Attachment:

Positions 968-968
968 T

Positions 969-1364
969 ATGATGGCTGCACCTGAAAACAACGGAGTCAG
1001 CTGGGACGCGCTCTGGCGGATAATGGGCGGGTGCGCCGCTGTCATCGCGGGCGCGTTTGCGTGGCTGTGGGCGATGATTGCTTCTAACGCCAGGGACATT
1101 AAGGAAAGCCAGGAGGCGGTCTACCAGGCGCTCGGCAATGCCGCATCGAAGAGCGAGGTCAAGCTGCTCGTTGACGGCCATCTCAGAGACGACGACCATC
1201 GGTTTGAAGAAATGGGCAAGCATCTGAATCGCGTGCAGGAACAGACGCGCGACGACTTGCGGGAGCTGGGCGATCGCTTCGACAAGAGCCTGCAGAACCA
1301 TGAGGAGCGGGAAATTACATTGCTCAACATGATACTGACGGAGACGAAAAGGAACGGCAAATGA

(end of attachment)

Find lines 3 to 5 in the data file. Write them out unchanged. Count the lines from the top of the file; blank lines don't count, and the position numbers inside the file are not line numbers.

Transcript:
Positions 969-1364
969 ATGATGGCTGCACCTGAAAACAACGGAGTCAG
1001 CTGGGACGCGCTCTGGCGGATAATGGGCGGGTGCGCCGCTGTCATCGCGGGCGCGTTTGCGTGGCTGTGGGCGATGATTGCTTCTAACGCCAGGGACATT